Why is Borabanda recording tremors post monsoons?

By Newsmeter Network  Published on  5 Oct 2020 6:45 AM GMT
Why is Borabanda recording tremors post monsoons?

Hyderabad: Scientists have concluded that loud sound like tremors in Hyderabad’s Borabanda area was the result of water percolating with intense pressure.

On the night of Gandhi Jayanti, the densely populated Borabanda recorded mild tremors measuring 1.5 on Richter scale. The first tremor was witnessed at 8.35 PM and the second at 11. 23 PM. Residents rushed out of their homes and assembled at open spaces.

This experience is not new to the people. Similar tremors were witnessed in 2017 during the same time of the year. It is pertinent to mention that on both occasions, tremors occurred post monsoons. In 2017 since tremors occurred during Diwali. However, residents mistook it as crackers, but as the magnitude increased people ran for cover.

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Borabanda is primarily a hilly terrain. It is densely populated and only a few households have pipeline connections. The area has undergone exhaustive drilling of borewells.

Scientist Srinagesh at National Geophysical Research Institute (NGRI) in Hyderabad said there are two aspects for tremors occurring in Borabanda. “In 2017 and 2020, Hyderabad received excessive rainfall.

According to data, this year monsoon was active for 82 days and with the result, twin cities received above-normal rainfall. And Tremors have occurred post monsoons,” he said.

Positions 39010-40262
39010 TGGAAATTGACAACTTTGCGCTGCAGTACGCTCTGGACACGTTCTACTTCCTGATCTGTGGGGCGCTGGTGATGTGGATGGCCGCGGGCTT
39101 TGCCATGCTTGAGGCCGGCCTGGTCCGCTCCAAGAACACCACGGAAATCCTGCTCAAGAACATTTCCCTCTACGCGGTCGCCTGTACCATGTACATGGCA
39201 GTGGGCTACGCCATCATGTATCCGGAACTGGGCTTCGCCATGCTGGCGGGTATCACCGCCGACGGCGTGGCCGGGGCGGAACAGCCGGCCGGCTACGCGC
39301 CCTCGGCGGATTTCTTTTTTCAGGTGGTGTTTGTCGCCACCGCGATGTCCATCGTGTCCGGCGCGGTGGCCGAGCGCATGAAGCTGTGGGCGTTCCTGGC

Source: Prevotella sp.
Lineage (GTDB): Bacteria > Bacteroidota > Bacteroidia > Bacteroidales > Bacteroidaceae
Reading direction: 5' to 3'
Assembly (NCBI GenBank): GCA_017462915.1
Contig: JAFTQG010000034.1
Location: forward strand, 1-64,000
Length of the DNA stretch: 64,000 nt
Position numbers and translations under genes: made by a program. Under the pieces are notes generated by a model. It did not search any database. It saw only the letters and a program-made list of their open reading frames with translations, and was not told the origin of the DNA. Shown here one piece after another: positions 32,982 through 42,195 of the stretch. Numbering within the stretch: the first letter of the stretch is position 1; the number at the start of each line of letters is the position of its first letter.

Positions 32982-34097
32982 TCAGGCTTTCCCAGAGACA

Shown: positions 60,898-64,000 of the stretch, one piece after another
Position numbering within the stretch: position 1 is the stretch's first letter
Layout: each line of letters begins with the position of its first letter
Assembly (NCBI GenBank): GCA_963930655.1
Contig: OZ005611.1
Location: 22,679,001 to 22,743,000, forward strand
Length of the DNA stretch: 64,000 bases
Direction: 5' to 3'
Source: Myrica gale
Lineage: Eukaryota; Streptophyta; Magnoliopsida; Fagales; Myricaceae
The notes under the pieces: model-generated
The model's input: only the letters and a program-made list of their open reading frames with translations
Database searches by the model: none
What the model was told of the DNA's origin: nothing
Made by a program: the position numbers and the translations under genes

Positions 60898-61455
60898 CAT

Srinagesh noted that over the years Boranbanda being a rocky area developed fractures and voids. “Loud sound like tremor occurs when water percolates with intense pressure. Also, rocks have small pores and when water enters, it expands creating stress and triggers loud sounds. The phenomenon is called hydro seismicity. Minor tremors may continue in Borabanda. The rumbling sound depends on the rate of percolation and speed of the water. One should not look at it as a threat,” he said.

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Data revealed that during lockdown the number of mild tremors has increased. Close to 150 earthquakes, mostly micro, were recorded. Of them, 21 measured between 2.0 to 2.9 while the rest were between 0 and 2.0 on the scale.

“During the lockdown, we studied about microearthquakes in Hyderabad. No vehicular noise and other industrial activity help the instruments to record even 20 percent of the earthquakes,” Srinagesh said.

NGRI has 200 stations across the country.

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